4 Best Practices for Effective ID and ME Collaboration

4 Best Practices for Effective ID and ME Collaboration

As an Industrial Designer at Key Tech since 2012, I know first-hand how critical a multidisciplinary team is for the success of a product development program.  To create truly beautiful and efficient use-experiences, an Industrial Designer within a team needs to function as a user advocate, translator of client vision, and reviewer of fabrication considerations as the design evolves.  The latter, relating to the essential collaboration between Industrial Designer and Mechanical Engineer, is crucial to arrive at the optimal design. Both ID’s and ME’s need to collaborate to make certain the product is developed to the intent of the industrial design.

Here’s a 4 step best practice approach to collaborative design:

#1: Jointly Understand Use Case – This step is important for empathy for both industrial designers and engineers. At Key Tech, this collaboration between MEs and IDs often starts with educating industrial design and technical team members on the project, through experiencing the workflow firsthand.  Allowing the development disciplines opportunity to both observe and inquire through their own filters, provides a knowledge base for future alignment and development between the team. This permits the designer and engineer to focus on their own tasks with the same goals and understanding, when not working side by side. This also allows the team to push each other to use the right fabrication methods to arrive at the design intent without incurring compromise on the function. At Key Tech, we foster a unified, tandem effort resulting in practical design concepts, early in development, and avoid having two separate approaches needing to be stitched together.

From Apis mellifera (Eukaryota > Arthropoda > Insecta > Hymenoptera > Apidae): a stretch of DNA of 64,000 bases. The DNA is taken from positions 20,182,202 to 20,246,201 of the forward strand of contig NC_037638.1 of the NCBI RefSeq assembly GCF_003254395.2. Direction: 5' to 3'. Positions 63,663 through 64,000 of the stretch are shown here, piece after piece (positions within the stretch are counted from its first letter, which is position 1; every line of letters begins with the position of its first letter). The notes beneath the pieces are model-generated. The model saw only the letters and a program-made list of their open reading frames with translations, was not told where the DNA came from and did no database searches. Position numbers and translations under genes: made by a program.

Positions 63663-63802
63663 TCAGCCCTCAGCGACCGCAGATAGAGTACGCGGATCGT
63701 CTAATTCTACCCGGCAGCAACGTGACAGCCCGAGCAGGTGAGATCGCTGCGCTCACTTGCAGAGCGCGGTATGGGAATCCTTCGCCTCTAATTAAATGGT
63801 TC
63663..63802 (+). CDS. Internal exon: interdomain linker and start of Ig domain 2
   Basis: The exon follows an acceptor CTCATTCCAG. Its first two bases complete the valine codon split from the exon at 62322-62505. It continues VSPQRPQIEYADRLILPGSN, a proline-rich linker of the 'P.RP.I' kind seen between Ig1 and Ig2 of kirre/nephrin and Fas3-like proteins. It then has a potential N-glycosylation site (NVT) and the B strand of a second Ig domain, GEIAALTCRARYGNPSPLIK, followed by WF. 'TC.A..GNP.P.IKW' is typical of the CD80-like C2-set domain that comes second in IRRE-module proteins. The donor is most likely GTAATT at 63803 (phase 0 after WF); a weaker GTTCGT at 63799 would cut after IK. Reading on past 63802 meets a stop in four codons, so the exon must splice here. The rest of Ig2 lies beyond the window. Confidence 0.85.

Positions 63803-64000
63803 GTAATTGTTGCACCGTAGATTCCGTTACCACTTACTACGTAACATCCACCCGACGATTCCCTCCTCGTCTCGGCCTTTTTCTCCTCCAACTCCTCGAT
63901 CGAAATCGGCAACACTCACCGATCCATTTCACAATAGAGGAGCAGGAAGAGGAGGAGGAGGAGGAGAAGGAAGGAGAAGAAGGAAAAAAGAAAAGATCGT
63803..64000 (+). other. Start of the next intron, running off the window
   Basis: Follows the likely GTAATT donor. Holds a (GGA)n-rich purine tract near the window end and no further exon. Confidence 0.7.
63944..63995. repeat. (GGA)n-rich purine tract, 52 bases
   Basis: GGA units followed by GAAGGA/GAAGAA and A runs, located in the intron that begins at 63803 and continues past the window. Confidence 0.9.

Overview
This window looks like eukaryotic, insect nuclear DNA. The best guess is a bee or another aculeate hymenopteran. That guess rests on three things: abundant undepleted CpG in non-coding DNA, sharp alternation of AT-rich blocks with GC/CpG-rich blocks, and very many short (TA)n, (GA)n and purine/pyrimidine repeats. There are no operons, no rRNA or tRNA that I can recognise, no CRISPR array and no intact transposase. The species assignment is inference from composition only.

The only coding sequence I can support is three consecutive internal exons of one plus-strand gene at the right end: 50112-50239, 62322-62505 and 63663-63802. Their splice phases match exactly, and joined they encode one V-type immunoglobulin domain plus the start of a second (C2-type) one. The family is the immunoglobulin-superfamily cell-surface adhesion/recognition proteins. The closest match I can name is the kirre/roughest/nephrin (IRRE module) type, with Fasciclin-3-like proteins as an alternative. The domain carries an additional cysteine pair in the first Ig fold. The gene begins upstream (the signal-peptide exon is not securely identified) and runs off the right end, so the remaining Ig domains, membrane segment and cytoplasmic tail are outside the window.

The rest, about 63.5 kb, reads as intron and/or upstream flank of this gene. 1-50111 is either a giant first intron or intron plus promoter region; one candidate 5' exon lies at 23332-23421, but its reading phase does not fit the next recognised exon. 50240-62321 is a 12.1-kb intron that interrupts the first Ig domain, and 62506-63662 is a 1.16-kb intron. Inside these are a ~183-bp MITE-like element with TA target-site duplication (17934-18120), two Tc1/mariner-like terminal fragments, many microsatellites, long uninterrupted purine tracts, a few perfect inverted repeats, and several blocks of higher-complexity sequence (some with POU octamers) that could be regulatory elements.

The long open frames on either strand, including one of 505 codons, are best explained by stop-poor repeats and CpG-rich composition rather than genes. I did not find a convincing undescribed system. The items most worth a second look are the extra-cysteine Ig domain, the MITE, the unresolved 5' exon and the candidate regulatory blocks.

#2: Define Design Direction This should be informed by space claims inputs from engineers and benchmarking completed by designers. Once a design aesthetic direction is selected based on client brand language or vision, MEs and IDs will work together to define an assembly strategy and the proper manufacturing method.  This out-of-the-gate checks and balances approach, when established collaboratively in the beginning, ensures a fluid back and forth of ideas to facilitate multiple design iterations. Keeping the team together, without pass-offs as a product evolves from concept, to prototypes, to testing, helps to eliminate the questions of who owns the design, and avoids the chance of misalignment.

Historically, the approach in product development had been more segregated, with industrial design firms generating concepts that weren’t optimized from an engineering design perspective. The nature of the product being designed relies on the function, but it also has to be used correctly, and safely. Especially in med-tech products, the user experience must be understood. Designs that cannot be effectively implemented aren’t beneficial to anyone. By having engineers spec the components and define the space claims inside the device, and having designers simultaneously exploring the product vision, you end up with industrial design concepts that are real.